Fig. 1.

Capture dates of 12 odonate species captured between Oct 2013 to Oct 2014 (top panel), and again from Sep 2017 to Dec 2017 (bottom panel) in the University of South Florida's Riverfront Park in Tampa, Florida, USA. Dashed lines indicate the start and end of surveys, and shaded areas indicates the typical wet season. Blocks indicate the wk when individuals were captured; spaces without blocks indicate periods when no individuals were captured.


Odonates may indicate aquatic and terrestrial environmental health because of their semi-aquatic life cycles (Bustos-Baez & Frid 2003; Bybee et al. 2016), and because their body size and fluctuating asymmetry may be used as surrogates of environmental stress (Jentzsch et al. 2003). This includes sexual size dimorphism because environmental stress or change can differentially impact nymph growth between females and males (Baker 1986). There was some variability in these traits among the odonates we surveyed. We found that female E. simplicicollis were larger, but not more variable than males in forewing-length, which confirms other reports of female-biased sexual size dimorphism based on body-length (McVey & Smittle 1984) and wing-loading (mg per cm2; Locklin & Vodopich 2010). Female-biased sexual size dimorphism also was found among I. posita damselflies; however, size data for this species is limited, but Serrano-Meneses et al. (2008) reported this species as slightly male-biased. Likewise we could not find reports of sexual size dimorphism for M. marcella dragonflies; however, we found them to be monomorphic. We did not find differences in symmetry in either sex for E. simplicicollis, I. posita, or M. marcella; however, when combining data from each sex, I. posita damselflies were asymmetric. However, it is difficult to assess whether this asymmetry has functional importance at this site without clear stressors to link this asymmetry.

Following Lajeunesse (2007), the primary environmental stressor we aimed to measure was larval water mite parasitism; however, we did not capture any parasitized odonates at our site. Many of these species do have reports of water mite parasitism; for example, see Mitchell (1961) for E. simplicicollis; Botman et al. (2002) and Mlynarek et al. (2013) for I. posita; and Rodrigues et al. (2013) for M. marcella water mite parasitism within its native range (Brazil). Water mites are found in almost every type of freshwater habitat, but uncommonly in marine or brackish water (Wolcott 1905), and there are several permanent and temporary fresh water sources near our site. Our sampling site is located on the banks of the Hillsborough River which empties into Tampa Bay, and its salinity can fluctuate with the tides. However, this fluctuation is unlikely to affect water mite activity in our river section, which is over 32.2 km (20 miles) upriver from the mouth, and separated by the Hillsborough River Reservoir dam. Our sampling site also has several ephemeral ponds and swamp land that can dry up during the dry season (about 1 km); however, we sampled only near the river's edge since 23 Apr 2015, when 1 parasitized I. posita damselfly was captured (MJ Lajeunesse, personal observation). This female had 23 water mite larvae (7 thorax and 16 abdomen), which were dark orange with dark brownish-black spots, and 1 larvae was lodged between the ovipositor and the last abdominal (10th) segment. Given the lack of parasitized damselflies in our second survey, this parasitized individual may have migrated from a neighboring site and future surveys will target these ephemeral ponds to improve water mite sampling.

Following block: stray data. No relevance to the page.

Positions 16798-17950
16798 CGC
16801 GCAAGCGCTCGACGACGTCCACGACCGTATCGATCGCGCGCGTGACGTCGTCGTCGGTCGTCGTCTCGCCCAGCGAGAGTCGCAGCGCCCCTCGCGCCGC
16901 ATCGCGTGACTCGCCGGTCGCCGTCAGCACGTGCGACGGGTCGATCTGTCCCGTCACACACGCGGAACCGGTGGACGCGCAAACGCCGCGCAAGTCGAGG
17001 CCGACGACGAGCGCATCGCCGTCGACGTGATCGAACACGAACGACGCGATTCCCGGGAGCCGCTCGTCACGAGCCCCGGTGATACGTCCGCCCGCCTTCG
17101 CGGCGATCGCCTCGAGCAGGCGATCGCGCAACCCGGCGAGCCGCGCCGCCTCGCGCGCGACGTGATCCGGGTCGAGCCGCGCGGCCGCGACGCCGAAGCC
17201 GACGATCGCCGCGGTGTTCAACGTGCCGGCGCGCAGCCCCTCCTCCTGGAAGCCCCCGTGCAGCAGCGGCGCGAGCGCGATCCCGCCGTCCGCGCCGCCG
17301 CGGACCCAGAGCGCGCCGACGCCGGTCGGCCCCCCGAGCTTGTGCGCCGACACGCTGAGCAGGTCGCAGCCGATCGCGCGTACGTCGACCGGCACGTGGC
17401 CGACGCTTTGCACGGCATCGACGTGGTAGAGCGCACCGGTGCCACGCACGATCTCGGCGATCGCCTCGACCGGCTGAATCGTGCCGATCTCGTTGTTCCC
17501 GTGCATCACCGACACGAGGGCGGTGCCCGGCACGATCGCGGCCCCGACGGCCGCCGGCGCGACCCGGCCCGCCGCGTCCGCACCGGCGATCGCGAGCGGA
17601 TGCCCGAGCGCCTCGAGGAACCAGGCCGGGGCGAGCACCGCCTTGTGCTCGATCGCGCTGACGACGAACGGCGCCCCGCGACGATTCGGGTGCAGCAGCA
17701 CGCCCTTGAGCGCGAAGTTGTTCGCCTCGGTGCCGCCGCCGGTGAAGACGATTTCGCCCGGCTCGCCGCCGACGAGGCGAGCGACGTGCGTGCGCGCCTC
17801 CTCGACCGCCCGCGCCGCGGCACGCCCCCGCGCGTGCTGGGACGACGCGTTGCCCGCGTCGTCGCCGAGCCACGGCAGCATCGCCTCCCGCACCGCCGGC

There are several ways we can improve the quality and scope of our surveys. Raebel et al. (2010) recommend collecting dragonfly exuviae for diversity surveys because it decreases capture biases (Lajeunesse et al. 2004), and in a similar vein, emergence traps also may provide better quality flight season data. These approaches avoid challenges with differentiating between site-residents and immigrants, which we could not separate in our surveys. Finally, Florida has a strong baseline of dragonfly and damselfly surveys in the early- to mid-20th century (Paulson 1966), but more recent surveys are lacking. We hope our surveys encourage more regional assessments throughout Florida. These would significantly improve long-term forecasts of changes in phenology and geographic ranges of odonates, especially if surveys span the broad latitudinal gradient of the Florida peninsula.


Support was provided by the University of South Florida, Tampa, Florida, USA.

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Meredith A. Krause, Thomas Koster, Bryan N. MacNeill, Daniel J. Zydek, Nicholas T. Ogburn, Jonathan Sharpin, Robert Shell, and Marc J. Lajeunesse "Diversity and Abundance of Dragonflies and Damselflies in Tampa Bay, Florida," Florida Entomologist 103(3), 392-396, (29 September 2020).
Published: 29 September 2020

flight season
fluctuating asymmetry
sexual size dimorphism
wing-cell asymmetry